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Natural Riparian Resources

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  1. Natural Riparian Resources Water Vegetation Landscape & Soil

  2. Riparian/Wetland Vegetation Groups • Stabilizers • Intermediate • Colonizers • Invaders

  3. Stabilizer group • Establish along streams, rivers, lakes, ponds, springs, & seeps • Strong, fibrous, deep root system • Rhizomatous • Provide protection against water’s energy

  4. Root Mass (Weight) Root Length Manning, M.E., et al, 1989

  5. Sedges (Carex) “Sedges have edges” Stem Triangular Solid Leaves 3-ranked

  6. Typical Habitat Saturated Soils Beaked Sedge (Carex utriculata) Formerly (Carex rostrata)

  7. Nebraska sedge(Carex nebrascensis)Emery Creek

  8. Panicled bulrush (Scirpus microcarpus)

  9. Rushes (Juncus) “Rushes are Round” Solid and Round or Compressed Leaves Alternate or 2-Ranked

  10. Typical Growth Pattern Baltic Rush or Wire Grass (Juncus balticus)

  11. Baltic Rush Roots

  12. True Grasses Stem Hollow With Nodes and Internodes Leaves 2-ranked

  13. Fowl Manna Grass(Glyceria striata) Blue Joint Reedgrass (Calamagrostis canadensis)

  14. Reeds Canarygrass(Phalaris arundinacea)Little Wood River

  15. Woody Species (Willow, Alder, Birch, etc.)

  16. Willow Roots Willow Willow Birch Alder Red Osier Dogwood

  17. Intermediate • Plants that are considered colonizers • Establish on freshly deposited soil or disturbed sites • Have intermediate root systems • Can result in proper functioning condition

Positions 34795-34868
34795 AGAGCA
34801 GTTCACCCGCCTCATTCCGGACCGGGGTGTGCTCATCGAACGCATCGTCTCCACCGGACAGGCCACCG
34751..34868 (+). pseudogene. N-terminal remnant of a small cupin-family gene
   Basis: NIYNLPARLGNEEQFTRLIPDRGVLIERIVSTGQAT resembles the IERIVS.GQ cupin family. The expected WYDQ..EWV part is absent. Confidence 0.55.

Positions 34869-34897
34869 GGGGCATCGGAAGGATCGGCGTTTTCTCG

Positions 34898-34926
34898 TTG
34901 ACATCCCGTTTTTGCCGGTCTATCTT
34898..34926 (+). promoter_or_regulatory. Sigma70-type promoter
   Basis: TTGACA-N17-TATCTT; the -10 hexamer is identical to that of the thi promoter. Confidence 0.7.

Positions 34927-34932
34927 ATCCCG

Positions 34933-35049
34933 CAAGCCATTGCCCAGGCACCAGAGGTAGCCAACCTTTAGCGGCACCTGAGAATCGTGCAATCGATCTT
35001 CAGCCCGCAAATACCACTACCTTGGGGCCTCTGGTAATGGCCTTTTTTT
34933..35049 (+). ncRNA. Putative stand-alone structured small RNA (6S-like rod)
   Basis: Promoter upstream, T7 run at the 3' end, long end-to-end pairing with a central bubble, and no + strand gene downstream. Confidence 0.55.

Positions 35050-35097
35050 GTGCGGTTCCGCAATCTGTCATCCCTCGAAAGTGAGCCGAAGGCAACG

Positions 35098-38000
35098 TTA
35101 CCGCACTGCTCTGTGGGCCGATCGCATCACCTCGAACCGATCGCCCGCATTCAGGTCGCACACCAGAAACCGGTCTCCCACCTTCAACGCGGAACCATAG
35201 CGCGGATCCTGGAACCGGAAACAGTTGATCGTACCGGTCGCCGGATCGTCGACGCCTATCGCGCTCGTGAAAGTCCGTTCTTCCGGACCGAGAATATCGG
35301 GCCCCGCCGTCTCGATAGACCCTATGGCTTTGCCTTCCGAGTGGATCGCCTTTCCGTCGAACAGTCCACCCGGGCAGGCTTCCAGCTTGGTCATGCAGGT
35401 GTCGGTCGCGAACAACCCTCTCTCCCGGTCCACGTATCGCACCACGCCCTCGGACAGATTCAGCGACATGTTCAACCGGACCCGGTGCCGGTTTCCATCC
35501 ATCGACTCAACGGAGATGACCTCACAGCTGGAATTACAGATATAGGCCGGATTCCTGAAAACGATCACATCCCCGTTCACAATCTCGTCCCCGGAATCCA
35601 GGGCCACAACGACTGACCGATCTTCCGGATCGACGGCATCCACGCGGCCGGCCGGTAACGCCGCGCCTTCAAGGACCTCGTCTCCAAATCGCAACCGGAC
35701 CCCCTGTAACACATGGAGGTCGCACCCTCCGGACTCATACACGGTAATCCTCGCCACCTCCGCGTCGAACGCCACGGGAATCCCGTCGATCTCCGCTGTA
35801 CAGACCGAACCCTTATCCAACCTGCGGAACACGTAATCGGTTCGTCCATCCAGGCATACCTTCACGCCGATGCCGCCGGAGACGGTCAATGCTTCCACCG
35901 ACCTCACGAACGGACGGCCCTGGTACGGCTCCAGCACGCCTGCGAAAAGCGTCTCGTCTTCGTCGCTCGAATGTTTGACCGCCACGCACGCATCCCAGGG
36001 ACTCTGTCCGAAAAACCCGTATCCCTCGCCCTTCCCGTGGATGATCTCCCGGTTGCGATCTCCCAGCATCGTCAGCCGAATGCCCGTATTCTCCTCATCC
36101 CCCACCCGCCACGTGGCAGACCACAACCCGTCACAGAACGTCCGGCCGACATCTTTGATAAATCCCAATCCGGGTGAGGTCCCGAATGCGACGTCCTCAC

18. Spike Rush (Eleocharis pauciflora)

  19. Coyote (Sand Bar) Willow (Salix exigua)Teton River

  20. Arroyo Willow (Salix lasiolepis)

  21. Cottonwood(Populus spp.)South Fork Snake River

  22. Cottonwood Roots (“rebar”)

  23. Colonizers • First to establish • freshly deposited soil • shallow open water • barren areas • Root systems • stoloniferous or rhizomatous • shallow and relatively weak • Critical to recovery

  24. Water-cress (Rorippa nasturtium-aquaticum) Brook Grass(Catabrosia aquatica)

  25. Short-awned Foxtail (Alopecurus arundinaceus)

  26. Invaders • Replaces stabilizers species as a result of disturbance. • Shallow, less massive root systems • Less protective of streambanks against water’s energy • Noxious weeds

  27. Kentucky Bluegrass (Poa prentensis) East Fork Castle Creek Redtop (Agrostis gigentea) Formerly A.stoloniferand alba

  28. Leafy Spurge Purple Loosestrife

  29. Standard Checklist (lotic)

  30. 6) There is diverse age-class distribution of riparian-wetland vegetation (recruitment for maintenance/recovery) • Purpose: To determine if the number of age classes that provide recruitment to maintain an area or to allow an area to recover are present. Multiple age-classes usually indicate that riparian-wetland areas can recover or maintain themselves. • Need to determine if reach has potentialfor woody vegetation and if it is necessary for functionality • At least 2 age-classes should be present • One of the age-class should be young • Older age classes can persist in degraded conditions • This is presence/absence issue, not an amount • Closed canopy/late seral types may have limited age-class diversity but still should have some